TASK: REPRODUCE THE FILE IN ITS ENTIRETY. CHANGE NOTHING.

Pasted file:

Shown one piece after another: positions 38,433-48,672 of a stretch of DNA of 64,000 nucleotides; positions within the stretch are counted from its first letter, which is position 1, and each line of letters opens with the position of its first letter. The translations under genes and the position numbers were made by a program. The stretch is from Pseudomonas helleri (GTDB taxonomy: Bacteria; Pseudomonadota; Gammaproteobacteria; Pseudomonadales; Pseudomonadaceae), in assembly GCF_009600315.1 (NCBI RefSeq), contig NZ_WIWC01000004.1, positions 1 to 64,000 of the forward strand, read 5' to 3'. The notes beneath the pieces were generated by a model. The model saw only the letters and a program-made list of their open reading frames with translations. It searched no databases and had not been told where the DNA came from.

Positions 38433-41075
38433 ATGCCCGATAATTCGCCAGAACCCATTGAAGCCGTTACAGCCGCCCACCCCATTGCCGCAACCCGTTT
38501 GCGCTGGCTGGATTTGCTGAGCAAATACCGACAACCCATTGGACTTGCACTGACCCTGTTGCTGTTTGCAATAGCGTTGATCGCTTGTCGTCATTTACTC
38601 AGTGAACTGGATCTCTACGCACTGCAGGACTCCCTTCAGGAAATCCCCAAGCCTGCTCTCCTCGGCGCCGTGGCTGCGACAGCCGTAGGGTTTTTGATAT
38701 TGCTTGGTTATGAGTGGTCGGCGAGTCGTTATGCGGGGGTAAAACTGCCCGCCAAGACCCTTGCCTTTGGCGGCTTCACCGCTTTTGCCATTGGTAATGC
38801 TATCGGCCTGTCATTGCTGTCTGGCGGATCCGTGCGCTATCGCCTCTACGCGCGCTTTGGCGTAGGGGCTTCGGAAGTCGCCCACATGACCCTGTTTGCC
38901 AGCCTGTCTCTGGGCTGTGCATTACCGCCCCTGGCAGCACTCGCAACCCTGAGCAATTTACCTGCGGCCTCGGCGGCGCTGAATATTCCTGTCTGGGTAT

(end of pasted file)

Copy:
Shown one piece after another: positions 38,433-48,672 of a stretch of DNA of 64,000 nucleotides; positions within the stretch are counted from its first letter, which is position 1, and each line of letters opens with the position of its first letter. The translations under genes and the position numbers were made by a program. The stretch is from Pseudomonas helleri (GTDB taxonomy: Bacteria; Pseudomonadota; Gammaproteobacteria; Pseudomonadales; Pseudomonadaceae), in assembly GCF_009600315.1 (NCBI RefSeq), contig NZ_WIWC01000004.1, positions 1 to 64,000 of the forward strand, read 5' to 3'. The notes beneath the pieces were generated by a model. The model saw only the letters and a program-made list of their open reading frames with translations. It searched no databases and had not been told where the DNA came from.

Positions 38433-41075
38433 ATGCCCGATAATTCGCCAGAACCCATTGAAGCCGTTACAGCCGCCCACCCCATTGCCGCAACCCGTTT
38501 GCGCTGGCTGGATTTGCTGAGCAAATACCGACAACCCATTGGACTTGCACTGACCCTGTTGCTGTTTGCAATAGCGTTGATCGCTTGTCGTCATTTACTC
38601 AGTGAACTGGATCTCTACGCACTGCAGGACTCCCTTCAGGAAATCCCCAAGCCTGCTCTCCTCGGCGCCGTGGCTGCGACAGCCGTAGGGTTTTTGATAT
38701 TGCTTGGTTATGAGTGGTCGGCGAGTCGTTATGCGGGGGTAAAACTGCCCGCCAAGACCCTTGCCTTTGGCGGCTTCACCGCTTTTGCCATTGGTAATGC
38801 TATCGGCCTGTCATTGCTGTCTGGCGGATCCGTGCGCTATCGCCTCTACGCGCGCTTTGGCGTAGGGGCTTCGGAAGTCGCCCACATGACCCTGTTTGCC
38901 AGCCTGTCTCTGGGCTGTGCATTACCGCCCCTGGCAGCACTCGCAACCCTGAGCAATTTACCTGCGGCCTCGGCGGCGCTGAATATTCCTGTCTGGGTAT